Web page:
Woman Won $43 Million On Slot Machine - Casino Offered Her Steak Dinner Instead

Ashley Hunte
A casino slot machine.
Unsplash | DEAR

Winning big at the casino might be a dream come true for most of us, but for one woman, it turned out to be a real nightmare.

A woman in New York thought she'd been awarded with the biggest slot machine payout in US history. Instead, she got a lot less than she'd been expecting.

Katrina Bookman Won Big At A Casino In Jamaica, Queens.

Katrina Bookman smiled with proof of her winnings.
Unilad | AMC7 via Unilad

Posing in a picture alongside the slot machine with the winning message, Bookman believed she'd won big -- to the tune of nearly $43 million. That would've been the biggest payout of that casino, as well as any in the United States.

The Joy She'd Felt In That Moment, Sadly, Was Short-lived.

Various games in a casino.
Unsplash | Kvnga

Having been raised in foster care and experiencing homelessness as a teen, Bookman states that she's used to disappointment, ABC7 reports.

She Had Already Planned On What To Do With Her Winnings.

Bookman planned to spend money on a barbershop to run with her family. She'd also planned on giving back to her community.

Bookman Was Told By Casino Staff To Come Back The Next Day.

Neon lights surrounding a slot machine.
Unsplash | Krzysztof Hepner

After the amazing moment in which Bookman won the jackpot, which was captured on video by her partner, she was informed by staff to come back the next day to claim her prize.

But When She Returned, There Was No Prize.

Brightly lit slot machines.
Unsplash | Carl Raw

"I said what did I win?" Bookman told the news outlet. She recalled the staff at the casino saying to her, "You didn't win nothing."

Instead, They Offered Her A Steak Dinner.

Rather than pay Bookman the winnings, the casino offered her a steak dinner.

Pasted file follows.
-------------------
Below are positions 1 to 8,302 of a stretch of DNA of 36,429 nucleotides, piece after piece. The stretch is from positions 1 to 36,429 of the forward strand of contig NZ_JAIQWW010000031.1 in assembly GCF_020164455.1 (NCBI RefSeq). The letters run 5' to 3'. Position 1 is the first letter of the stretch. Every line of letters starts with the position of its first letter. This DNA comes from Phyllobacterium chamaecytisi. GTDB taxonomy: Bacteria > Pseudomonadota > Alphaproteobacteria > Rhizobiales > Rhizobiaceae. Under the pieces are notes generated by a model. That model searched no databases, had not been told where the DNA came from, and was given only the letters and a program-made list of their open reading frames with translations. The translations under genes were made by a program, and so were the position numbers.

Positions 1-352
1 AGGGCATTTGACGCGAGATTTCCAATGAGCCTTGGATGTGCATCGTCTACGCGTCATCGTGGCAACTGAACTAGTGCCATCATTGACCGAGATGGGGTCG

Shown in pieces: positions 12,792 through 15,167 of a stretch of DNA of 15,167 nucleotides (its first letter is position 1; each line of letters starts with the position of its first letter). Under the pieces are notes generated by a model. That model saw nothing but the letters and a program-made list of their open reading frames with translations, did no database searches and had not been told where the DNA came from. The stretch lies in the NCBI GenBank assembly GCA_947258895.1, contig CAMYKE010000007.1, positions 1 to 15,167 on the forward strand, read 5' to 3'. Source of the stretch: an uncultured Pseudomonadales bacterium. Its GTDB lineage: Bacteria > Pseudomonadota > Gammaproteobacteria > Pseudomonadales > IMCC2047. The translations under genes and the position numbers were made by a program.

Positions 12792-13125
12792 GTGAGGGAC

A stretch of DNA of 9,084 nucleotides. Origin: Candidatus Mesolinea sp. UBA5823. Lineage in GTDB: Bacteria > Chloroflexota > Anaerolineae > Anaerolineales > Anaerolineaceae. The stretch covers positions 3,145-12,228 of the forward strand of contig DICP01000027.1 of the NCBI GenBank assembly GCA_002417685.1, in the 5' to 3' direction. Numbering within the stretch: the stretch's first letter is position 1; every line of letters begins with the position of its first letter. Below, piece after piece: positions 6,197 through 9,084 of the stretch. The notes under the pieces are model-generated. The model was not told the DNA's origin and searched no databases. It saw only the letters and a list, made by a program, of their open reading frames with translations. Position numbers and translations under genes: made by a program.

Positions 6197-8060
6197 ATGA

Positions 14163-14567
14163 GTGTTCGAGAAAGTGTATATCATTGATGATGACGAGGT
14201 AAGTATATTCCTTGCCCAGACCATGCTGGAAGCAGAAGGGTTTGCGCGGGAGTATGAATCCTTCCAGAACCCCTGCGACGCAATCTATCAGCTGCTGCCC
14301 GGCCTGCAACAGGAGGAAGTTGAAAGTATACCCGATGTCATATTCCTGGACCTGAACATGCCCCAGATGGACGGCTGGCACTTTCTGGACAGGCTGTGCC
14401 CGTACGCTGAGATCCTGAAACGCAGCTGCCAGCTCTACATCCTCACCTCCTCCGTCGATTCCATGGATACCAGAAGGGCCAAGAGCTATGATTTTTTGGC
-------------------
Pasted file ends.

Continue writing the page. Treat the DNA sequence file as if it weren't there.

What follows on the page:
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The casino informed Bookman that her actual winnings only totaled around $2.25. They also offered her a steak dinner.

The Casino Alleged That The Slot Machine Malfunctioned.

Bookman in tears recalling the ordeal with the casino.

Bookman's attorney, Alan Ripka, Told ABC7, "They win and the house doesn't want to pay out. To me that's unfair." He went on to say, "The machine takes your money when you lose. It ought to pay it when you win."

Ripka Believed That Bookman Was At Least Entitled To The Machine's Maximum.

Lines of slot machines.
Unsplash | Carl Raw

According to the casino, the machine's winnings max out at $6500. Ripka believed that Bookman is entitled to that amount.

The Casino, On The Other Hand, Doesn't Believe So.

The machine on which Bookman was playing.

Since the machine malfunctioned, and the casino has indicated that "malfunctions void all pays and plays," they believe they do not have to pay Bookman anything beyond her $2.25.

The Machine In Question Was Apparently Taken For Repairs.

A sign advertising for a casino.
Unsplash | Adrian Trinkaus

The New York State Gaming Commission reported that the machine was pulled from use for repairs, and was later returned to the casino.

Bookman Did Plan On Suing The Casino.

A sign pointing to a casino.
Unsplash | Jan Antonin Kolar

At the time of ABC7's report, Bookman had been planning to sue the casino.

She Officially Filed A Lawsuit A Year Later.

More slot machines in a casino.
Unsplash | Francesco Ungaro

Both Bookman and Ripka maintained that the casino has more of a responsibility to pay patrons their winnings.

Ripka Later Fired Back At The Casino's Claims That The Machine Had Malfunctioned.

A casino card table.
Unsplash | Dusan Kipic

"You can't claim a machine is broken because you want it to be broken. Does that mean it wasn't inspected? Does it mean it wasn't maintained?" he said to CNN. "And if so, does that mean that people that played there before [Bookman] had zero chance of winning?"

Ultimately, The Case Was Settled Out Of Court.

A line of slot machines.
Unsplash | Lee Thomas

Though, the exact nature of the settlement is unclear.

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